I recently paid my first visit to the Red Sea and discovered my new favourite thing: freediving.
The idea of learning to freedive first came to me years ago when I was floating on my back in a saltwater swimming pool by a beach in Madagascar, gazing at the sky and imagining what it would be like to swim with the whales as they migrate up and down the Mozambique Channel.
Sure, I can snorkel and scuba dive, but freediving – the sport, art, or way of thinking maybe (?) of venturing down into the blue with nothing but a breath of air – that seemed such a simple, pure, graceful way of being in the oceans. I had to give it a try.
But it was an idea that was shelved – along with various other schemes, plots, and dreams that I may one day come back to – until I saw this video on youtube. Then I realised it was time for me to freedive. (Be warned. This is so awesome it may make you want to get into the big blue too).
Not that I truly want to chuck myself into a deep, black hole – but you get the idea).
So I went to Dahab, a chilled spot on the Gulf of Aqaba that’s swiftly becoming a free diving mecca. With warm, clear seas, and the seabed falling away as you swim just a few metres off shore, it’s the perfect place to learn.
For 2 and a half days I trained for my AIDA ** certificate with free dive instructor Brian Crossland from Blue Ocean Freedivers.
Brian was a fantastic instructor. Calm and patient. Clear and reassuring. All the things I needed to encourage me to head down into the blue. And he’s setting up an exciting free dive school in Dahab, complete with purpose-built 30 metre training pool… probably the only one in the world!
Brian took us through the basics, taught us techniques of how to prepare for a free dive, how to relax, and how to avoid doing anything stupid or dangerous. Before my trip to Dahab, many friends and family thought I was crazy, risking my life underwater holding my breath – seems free diving has a pretty ropey reputation, which it really doesn’t deserve, especially now the good folks at AIDA are working hard on training and safety.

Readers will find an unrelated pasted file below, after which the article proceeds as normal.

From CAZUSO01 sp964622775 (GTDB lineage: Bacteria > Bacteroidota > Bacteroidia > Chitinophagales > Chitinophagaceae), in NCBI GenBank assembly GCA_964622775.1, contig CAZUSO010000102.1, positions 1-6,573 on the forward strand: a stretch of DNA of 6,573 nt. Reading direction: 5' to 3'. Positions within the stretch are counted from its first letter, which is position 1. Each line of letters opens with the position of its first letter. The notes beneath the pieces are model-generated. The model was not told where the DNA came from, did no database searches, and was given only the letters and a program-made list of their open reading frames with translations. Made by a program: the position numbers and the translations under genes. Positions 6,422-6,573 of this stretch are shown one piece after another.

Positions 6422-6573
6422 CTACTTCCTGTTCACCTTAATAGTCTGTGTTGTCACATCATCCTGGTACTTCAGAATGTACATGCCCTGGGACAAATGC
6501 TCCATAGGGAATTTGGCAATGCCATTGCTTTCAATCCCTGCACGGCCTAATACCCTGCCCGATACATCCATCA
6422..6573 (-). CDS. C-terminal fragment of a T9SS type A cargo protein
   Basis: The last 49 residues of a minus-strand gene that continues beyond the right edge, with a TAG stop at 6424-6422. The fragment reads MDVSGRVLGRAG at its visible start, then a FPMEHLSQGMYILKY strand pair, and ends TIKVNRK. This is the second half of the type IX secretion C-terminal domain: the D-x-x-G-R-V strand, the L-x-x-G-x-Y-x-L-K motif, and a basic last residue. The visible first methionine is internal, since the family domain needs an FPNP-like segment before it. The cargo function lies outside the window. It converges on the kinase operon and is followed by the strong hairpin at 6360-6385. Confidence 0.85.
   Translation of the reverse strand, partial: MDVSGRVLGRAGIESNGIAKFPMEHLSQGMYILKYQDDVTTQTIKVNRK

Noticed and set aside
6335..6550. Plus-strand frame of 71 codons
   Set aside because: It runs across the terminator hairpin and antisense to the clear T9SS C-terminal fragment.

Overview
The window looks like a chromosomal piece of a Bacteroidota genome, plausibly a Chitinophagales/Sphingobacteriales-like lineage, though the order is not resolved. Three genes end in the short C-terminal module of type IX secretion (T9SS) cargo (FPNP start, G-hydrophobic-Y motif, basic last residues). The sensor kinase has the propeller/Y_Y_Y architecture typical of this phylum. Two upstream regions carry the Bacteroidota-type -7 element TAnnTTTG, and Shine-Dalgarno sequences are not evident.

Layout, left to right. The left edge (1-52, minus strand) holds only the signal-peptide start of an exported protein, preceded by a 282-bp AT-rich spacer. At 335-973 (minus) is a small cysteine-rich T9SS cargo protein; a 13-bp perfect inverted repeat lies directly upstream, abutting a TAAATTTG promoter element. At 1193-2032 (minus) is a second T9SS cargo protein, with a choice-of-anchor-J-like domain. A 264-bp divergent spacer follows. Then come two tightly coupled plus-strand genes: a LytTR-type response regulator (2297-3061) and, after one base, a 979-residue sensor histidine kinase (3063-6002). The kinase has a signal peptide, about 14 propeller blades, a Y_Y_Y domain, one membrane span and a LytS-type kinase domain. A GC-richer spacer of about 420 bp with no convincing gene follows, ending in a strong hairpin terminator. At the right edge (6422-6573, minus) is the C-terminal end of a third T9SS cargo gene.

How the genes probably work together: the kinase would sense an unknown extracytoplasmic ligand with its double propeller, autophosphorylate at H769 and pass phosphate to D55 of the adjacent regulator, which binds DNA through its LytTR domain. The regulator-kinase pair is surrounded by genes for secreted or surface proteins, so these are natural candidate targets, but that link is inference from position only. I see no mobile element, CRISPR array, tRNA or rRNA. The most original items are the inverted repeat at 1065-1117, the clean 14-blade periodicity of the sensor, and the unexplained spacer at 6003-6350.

And after some initial nerves, I quickly discovered that when I wasn’t trying too hard (I’m clearly not cut out for competitive free diving, which is fine by me) I could do things I never imagined possible after just a few hours training. Like, for example, holding my breath for nearly 3 minutes and swimming down to 20 metres.
Brian also let me play with a piece of kit I’ve been dying to get my hands on: a monofin. Seriously cool.
So I got my first glimpses at what it feels like to be a dolphin… or a mermaid perhaps. Here’s a video Brian shot of me scooting happily down to 15 metres…
So, free diving. I’m hooked. Absolutely.
I’ll still scuba dive (I did a great dive in Dahab just off the main drag and saw a seahorse – yeah). But free diving has undoubtedly opened a whole new window on the underwater world. Snorkeling will never be the same again.
And here I sit, in ocean-free Cambridge as autumn closes in around me and I’m dreaming of a monofin, clear, warm blue waters, and just me and a breath of air (and maybe some migrating whales).